Betrayal, thy name is Bourdain.

25 Jul
July 25, 2013

Okay, I owe Tony Bourdain a good bit of karmatic equity.  The banter in those Treme kitchen scenes didn’t exactly write itself, after all.

So I am pretty much trying to say yes to my boy when he calls me and says he’s subbing for Mr. Morgan on CNN and he wants me to guest on a segment with David Carr of the NYT.  I don’t do the talking-head cable shtick often, especially not on complicated issue-talk because the format is too cramped to progress a real discussion.  I’m up for a little nonsense if I have a show that I’m trying to pitch, or if it’s some wordy, hour-long PBS thing where the asides can have asides, but otherwise, no.  And this is quick and dirty.  And I’ve got nothing on air to plug at the moment, and nothing recently published.  But still, it’s Bourdain.  I owe the guy.  And, at the end of the email, noting that the other half of his show is all-foodie talk, he writes: “And cronuts!”

Talk about burying the lede.

So, okay, if I’m gonna get to shovel in a cronut or two, then game on.  I’m on the morning Acela up to New York, and I’m on time to the green room.  No complaints as they pancake my Baltimore tan in the make-up room, or when they run the damn mike up the back of my shirt.  Tony wants me to do facts-and-figures foil on the drug war while he and Dave Carr crack wise about their now-legendary journeys through the great diaspora of addiction?  Okay, I’ll be their straight man.  He wants to nail down the intricacies of national security issues and civil liberties with a few, flip minutes at the end, I’ll do my best, though I knew I was on a fool’s errand when PRISM and phone metadata were conflated in the first question.  We’re not going to sort that mess in the next two minutes, but no matter, because I’m a well-pimped pro turning a trick here.  In four and a half minutes, when we clear this set, I will embrace New York’s great dessert provocation of the moment.  Speak of the devil, as Coleridge said, and his horns appear, right?  Right?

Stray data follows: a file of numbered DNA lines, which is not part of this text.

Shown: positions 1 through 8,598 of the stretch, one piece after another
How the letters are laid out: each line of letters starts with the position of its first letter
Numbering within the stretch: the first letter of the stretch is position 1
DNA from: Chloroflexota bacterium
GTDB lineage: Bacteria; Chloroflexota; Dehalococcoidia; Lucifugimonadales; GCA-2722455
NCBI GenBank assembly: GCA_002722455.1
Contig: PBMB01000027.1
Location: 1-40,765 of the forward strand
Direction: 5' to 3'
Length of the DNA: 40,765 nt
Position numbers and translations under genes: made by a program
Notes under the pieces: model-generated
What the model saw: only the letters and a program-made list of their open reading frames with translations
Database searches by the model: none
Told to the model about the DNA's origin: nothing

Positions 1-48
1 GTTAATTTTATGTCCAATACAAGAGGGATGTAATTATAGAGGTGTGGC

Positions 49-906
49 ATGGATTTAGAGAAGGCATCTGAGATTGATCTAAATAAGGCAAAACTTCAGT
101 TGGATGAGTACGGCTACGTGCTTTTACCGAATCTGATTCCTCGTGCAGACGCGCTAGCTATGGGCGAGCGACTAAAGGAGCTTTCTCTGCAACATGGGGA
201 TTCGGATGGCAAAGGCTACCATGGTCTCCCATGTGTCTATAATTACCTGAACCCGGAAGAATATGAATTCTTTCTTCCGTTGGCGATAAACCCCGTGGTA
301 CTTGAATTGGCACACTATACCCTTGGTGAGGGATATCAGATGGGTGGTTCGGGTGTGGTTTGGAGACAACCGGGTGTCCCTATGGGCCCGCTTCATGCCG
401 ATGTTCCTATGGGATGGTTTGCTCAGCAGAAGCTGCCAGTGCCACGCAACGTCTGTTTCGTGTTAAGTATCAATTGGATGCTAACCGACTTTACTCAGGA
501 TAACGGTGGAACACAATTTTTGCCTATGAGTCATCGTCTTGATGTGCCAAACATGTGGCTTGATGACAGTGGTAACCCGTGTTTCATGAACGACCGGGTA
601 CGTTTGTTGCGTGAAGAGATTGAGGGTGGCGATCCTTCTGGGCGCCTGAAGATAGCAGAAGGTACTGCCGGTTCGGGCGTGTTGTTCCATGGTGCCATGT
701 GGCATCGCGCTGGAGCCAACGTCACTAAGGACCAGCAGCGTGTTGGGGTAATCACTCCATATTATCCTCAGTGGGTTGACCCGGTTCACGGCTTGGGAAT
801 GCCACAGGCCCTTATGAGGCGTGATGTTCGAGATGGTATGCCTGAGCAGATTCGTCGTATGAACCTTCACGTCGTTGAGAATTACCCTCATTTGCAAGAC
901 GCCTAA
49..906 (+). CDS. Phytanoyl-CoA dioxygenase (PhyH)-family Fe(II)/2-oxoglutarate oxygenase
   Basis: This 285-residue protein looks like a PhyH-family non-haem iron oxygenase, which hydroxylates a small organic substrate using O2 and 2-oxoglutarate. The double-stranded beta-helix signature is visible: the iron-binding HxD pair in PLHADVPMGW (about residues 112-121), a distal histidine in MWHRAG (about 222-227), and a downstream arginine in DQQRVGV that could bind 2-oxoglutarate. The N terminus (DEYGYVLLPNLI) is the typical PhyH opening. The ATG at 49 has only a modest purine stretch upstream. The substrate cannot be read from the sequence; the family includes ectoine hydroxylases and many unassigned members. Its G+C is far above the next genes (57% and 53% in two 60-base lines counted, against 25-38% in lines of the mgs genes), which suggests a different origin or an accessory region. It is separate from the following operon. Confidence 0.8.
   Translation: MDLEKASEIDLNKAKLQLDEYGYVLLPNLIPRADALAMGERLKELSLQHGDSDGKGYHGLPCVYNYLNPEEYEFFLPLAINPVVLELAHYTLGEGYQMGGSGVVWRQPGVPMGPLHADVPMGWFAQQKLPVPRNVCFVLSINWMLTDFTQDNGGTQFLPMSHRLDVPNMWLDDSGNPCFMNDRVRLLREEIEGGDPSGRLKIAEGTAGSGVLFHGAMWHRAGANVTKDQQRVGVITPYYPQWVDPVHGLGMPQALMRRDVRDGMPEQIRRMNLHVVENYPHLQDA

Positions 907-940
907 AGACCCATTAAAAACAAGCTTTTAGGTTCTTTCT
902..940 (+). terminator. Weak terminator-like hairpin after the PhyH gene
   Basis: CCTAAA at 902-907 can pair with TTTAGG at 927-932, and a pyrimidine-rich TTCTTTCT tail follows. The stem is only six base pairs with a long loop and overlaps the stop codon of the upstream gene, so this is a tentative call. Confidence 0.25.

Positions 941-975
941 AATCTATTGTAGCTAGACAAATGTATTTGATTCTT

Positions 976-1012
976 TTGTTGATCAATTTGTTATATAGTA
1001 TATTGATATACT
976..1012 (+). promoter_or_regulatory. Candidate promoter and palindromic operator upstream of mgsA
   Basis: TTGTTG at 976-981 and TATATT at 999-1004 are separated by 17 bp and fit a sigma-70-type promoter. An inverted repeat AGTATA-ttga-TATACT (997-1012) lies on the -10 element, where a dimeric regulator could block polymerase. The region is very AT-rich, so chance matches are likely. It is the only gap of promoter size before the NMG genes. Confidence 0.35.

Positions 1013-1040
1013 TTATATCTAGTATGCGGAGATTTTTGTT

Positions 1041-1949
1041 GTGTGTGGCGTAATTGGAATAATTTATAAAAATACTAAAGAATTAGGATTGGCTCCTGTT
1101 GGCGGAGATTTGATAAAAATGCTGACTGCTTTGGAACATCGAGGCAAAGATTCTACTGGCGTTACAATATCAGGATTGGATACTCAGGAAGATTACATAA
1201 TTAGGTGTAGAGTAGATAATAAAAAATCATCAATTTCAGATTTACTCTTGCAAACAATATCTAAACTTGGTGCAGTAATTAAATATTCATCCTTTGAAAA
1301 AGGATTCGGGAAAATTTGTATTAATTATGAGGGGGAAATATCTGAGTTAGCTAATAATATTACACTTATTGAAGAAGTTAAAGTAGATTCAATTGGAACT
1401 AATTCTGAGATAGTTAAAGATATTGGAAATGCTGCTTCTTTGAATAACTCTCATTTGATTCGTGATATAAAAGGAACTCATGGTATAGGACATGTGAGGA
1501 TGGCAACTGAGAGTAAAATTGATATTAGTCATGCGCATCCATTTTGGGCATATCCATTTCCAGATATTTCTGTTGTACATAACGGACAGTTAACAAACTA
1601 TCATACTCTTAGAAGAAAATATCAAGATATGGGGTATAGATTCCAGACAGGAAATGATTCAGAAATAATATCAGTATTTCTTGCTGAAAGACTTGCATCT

Well, let it be known that Dave Carr and I were escorted off-stage a couple hours ago, after the taping, only to be handed  a wet-wipe each for the makeup.

“Where are the cronuts?” asked the redoubtable Mr. Carr.

“The problem is we think we only have enough for the audience,” he was told.

Me?  I’m from Baltimore.  I’m used to coming to New York and having this happen.  So I manage little more than a pout at this point. Mr. Carr, however, relentless Timesman that he is, puts up the good fight:  “My agent negotiated a cronut.  I say this with all sincerity:  I am here for the cronut.”

“Me, too,” I echo pathetically.

“Let me see what I can do,” offers the most sympathetic handler.

“A cronut was part of this deal,” Mr. Carr says to me, firmly.  “I don’t do this except for the cronut.”

“He used an exclamation point,” I offer, remembering Tony Bourdain’s email.

The comment doesn’t quite track and Mr. Carr assesses me for the simpering out-of-towner I am, a chump who has clearly bounced his way in through the Lincoln Tunnel on a turnip cart.  Eventually, the handler comes back with what is perhaps a quarter of a cronut on a plate, cut in half.  Mr. Carr allows that I can have the second piece, even though I have done little to secure such.  We partake and the plate is bare-ass naked a second or two later. Then we depart, even more bitter and misshapen a pair of beings as this world had otherwise rendered us.  But now, on the Acela riding south, I find my voice finally in these words, as my hands drift across the keyboard and I think of  all the slings and arrows, neglects and denials that I have endured in six decades of  life, going back even to my earliest and most savage moments on grade-school playgrounds and in nursery playpens, and I do declare in full view of the entire world:

Tony Bourdain, you lying sonofabitch, you owe me a motherfucking cronut.

110 replies
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  1. Alexis Cain says:

    You aren’t the only person who has a problem with Anthony Bourdain. Your complaint is better spelled than this one though. http://wolfgangblitzer.blogspot.com/2013/11/young-anthony.html

    Reply
  2. katie says:

    The internet is getting pretty boring with you, Mr. Simon. In the meantime, I saw this recipe on Pinterest and thought of you — home made cronuts. Seems pretty easy – just whip up some croissant dough, slap some butter on it, let it sit for 16 hours, then fry it. No problem.

    http://phillyprepster.blogspot.com/2013/08/cronuts-labor-intensive-labor-of-love.html

    Katie

    Reply
  3. Rick says:

    This doesn’t belong here but I couldn’t think of where else to post it:

    http://www.washingtonpost.com/politics/courts_law/as-prisons-overflow-attorney-general-holder-calls-for-new-approaches-to-criminal-justice/2013/08/11/38e25dc8-02eb-11e3-bfc5-406b928603b2_story.html

    Is this good news? I think it is…I’m pretty damned cynical in general and specifically on this sort of thing, as I know you are, but I think it’s cause for some small amount of hope.

    Reply